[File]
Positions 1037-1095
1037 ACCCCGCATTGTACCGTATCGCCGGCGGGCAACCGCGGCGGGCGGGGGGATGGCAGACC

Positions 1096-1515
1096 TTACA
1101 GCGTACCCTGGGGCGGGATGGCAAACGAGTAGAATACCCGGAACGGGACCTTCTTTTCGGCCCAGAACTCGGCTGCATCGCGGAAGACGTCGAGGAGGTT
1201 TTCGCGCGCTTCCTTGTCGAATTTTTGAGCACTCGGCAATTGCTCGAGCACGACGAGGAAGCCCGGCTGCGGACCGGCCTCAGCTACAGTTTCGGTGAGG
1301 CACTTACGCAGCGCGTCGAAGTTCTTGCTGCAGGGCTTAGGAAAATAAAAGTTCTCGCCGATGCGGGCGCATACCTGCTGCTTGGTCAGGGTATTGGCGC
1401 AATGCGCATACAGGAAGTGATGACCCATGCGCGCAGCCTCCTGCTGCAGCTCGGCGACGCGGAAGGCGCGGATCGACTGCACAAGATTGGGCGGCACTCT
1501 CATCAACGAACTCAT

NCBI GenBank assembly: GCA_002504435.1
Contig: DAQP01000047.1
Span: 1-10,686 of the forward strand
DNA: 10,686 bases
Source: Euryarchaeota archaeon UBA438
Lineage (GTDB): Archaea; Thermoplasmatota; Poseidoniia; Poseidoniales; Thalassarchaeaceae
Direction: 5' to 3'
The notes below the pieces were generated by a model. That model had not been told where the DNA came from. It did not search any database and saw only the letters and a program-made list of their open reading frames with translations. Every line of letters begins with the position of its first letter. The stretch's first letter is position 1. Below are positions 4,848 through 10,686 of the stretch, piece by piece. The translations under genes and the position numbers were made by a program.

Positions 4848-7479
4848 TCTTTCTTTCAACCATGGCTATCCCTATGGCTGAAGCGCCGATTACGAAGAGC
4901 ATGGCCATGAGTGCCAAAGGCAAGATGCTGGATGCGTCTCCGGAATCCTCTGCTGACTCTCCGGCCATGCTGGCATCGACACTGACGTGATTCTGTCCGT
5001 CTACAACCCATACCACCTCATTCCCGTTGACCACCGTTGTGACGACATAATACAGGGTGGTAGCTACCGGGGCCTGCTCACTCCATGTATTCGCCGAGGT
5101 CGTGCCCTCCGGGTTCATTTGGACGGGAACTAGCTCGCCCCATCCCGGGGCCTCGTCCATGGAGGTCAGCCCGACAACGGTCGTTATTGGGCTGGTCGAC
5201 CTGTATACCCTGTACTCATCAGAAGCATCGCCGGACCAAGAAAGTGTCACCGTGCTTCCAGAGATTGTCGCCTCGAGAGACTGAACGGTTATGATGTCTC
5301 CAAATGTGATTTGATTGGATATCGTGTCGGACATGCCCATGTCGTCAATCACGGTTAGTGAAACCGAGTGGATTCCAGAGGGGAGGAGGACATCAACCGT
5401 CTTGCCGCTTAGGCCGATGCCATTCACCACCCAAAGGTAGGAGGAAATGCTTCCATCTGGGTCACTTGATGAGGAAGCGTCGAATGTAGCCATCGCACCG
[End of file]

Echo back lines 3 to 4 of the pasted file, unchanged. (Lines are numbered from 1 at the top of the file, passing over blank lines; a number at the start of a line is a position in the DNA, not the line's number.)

Positions 1096-1515
1096 TTACA